‘The Hand of God’ Review

By: Amanda Guarragi

Paolo Sorrentino’s The Hand of God takes you back to 1980s Naples, Italy. We meet an awkward Italian teen, Fabietto Schisa (Filippo Scotti) struggling to find his place. He experiences heartbreak and liberation, after he’s inadvertently saved from a freak accident by football legend Diego Maradona. Sorrentino captures the beauty of Napoli through the scenic landscapes and the wholesome family dynamic in the first half of this film. He shows the entire spectrum of coming-of-age through important moments in Fabietto’s life that will define who he is and help him grow as a person.

Sorrentino opens the film with sweeping, aerial shots off the coast of Napoli and then he zones in on one woman in particular, Patrizia (Luisa Ranieri). She is standing outside of a club, as a beautiful car pulls up beside her. The man in the backseat is revealed to be San Gennaro. For those of you who don’t know, the miracle of San Gennaro supposedly happens three times a year, where his blood changes from a solid condition to liquid. Onlookers consider this a miracle and wish the best for themselves around this time. In this case, Patrizia has been struggling to get pregnant, and goes with San Gennaro to see if the magic is real. After this encounter, the series of events that unfold are assessed through faith and of course, il mano di Dio.

Fabietto is incredibly close with his father Saverio (Toni Servillo) and his brother Marchino (Marlon Joubert). Sorrentino shows Fabietto’s vulnerability and naivete in the first half of this film, as he looks up to his father and brother. He has this infatuation with his zia Patrizia because of how attractive she is. Not only does Sorrentino show the bodies of women in the most natural way, but also it’s the confidence that pours out of their actions. It’s the strength and power women have over men, that can’t be explained but it’s certainly felt. Sorrentino explores Fabietto’s budding sexual desires in subtle ways and newcomer Filippo Scotti gives a very strong performance.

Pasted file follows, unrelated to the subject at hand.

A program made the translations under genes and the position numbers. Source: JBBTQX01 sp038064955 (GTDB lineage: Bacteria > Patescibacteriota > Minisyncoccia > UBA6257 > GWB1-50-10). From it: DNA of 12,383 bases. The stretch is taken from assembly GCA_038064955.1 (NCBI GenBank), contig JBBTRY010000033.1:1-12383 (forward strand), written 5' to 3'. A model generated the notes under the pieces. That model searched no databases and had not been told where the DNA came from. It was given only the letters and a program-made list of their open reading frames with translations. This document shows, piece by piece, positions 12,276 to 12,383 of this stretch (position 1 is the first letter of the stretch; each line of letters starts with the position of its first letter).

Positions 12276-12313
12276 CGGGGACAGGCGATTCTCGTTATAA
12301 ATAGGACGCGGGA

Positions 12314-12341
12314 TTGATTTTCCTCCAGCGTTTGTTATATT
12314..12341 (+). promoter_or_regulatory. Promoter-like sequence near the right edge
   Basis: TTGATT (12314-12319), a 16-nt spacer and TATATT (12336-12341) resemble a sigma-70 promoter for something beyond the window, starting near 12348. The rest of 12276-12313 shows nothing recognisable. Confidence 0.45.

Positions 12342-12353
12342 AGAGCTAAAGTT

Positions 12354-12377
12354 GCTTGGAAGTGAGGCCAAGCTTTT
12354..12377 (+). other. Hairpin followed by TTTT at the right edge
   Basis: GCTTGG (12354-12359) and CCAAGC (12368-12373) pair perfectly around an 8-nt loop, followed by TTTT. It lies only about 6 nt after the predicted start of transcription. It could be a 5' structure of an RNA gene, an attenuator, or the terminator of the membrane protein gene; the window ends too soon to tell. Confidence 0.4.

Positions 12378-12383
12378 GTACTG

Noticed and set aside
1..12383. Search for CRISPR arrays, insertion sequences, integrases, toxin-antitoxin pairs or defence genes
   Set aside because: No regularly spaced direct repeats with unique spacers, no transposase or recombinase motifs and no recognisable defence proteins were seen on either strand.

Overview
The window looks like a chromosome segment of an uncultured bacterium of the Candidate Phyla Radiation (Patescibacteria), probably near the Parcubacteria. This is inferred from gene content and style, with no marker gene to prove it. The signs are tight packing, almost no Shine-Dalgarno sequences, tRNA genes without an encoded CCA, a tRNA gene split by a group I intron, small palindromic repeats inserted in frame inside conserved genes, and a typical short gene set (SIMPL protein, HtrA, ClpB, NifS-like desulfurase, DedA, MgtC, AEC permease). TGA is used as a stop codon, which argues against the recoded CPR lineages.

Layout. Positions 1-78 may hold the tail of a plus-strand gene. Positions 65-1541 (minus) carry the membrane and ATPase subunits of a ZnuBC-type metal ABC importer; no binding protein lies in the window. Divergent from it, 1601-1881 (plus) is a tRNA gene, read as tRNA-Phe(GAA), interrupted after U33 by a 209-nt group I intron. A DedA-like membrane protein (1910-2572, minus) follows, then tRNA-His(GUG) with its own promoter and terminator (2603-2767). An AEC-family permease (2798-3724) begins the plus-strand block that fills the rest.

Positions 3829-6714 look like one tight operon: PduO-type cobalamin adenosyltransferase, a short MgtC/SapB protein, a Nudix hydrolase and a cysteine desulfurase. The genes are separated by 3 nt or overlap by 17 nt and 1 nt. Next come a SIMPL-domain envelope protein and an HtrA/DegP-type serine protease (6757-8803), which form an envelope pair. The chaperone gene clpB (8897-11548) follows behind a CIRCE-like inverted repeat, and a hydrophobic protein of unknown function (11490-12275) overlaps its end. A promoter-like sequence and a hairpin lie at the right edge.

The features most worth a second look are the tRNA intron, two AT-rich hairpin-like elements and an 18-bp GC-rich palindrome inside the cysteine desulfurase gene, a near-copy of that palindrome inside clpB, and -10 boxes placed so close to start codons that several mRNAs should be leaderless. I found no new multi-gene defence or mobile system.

The Hand of God touches upon sexual expression, grief, and optimism for the future. Fabietto turns to cinema and directing to fully express himself. He wants to be able to share his pain through art because it’s difficult for him to express his emotions. This film has some beautiful moments but it feels disjointed. The first half is more playful and the second half takes a turn for the worse. It feels like two separate films coming together to explore the highs and lows of being a teenager. Sorrentino framed certain moments quite beautifully but there wasn’t enough of an emotional connection to these characters.

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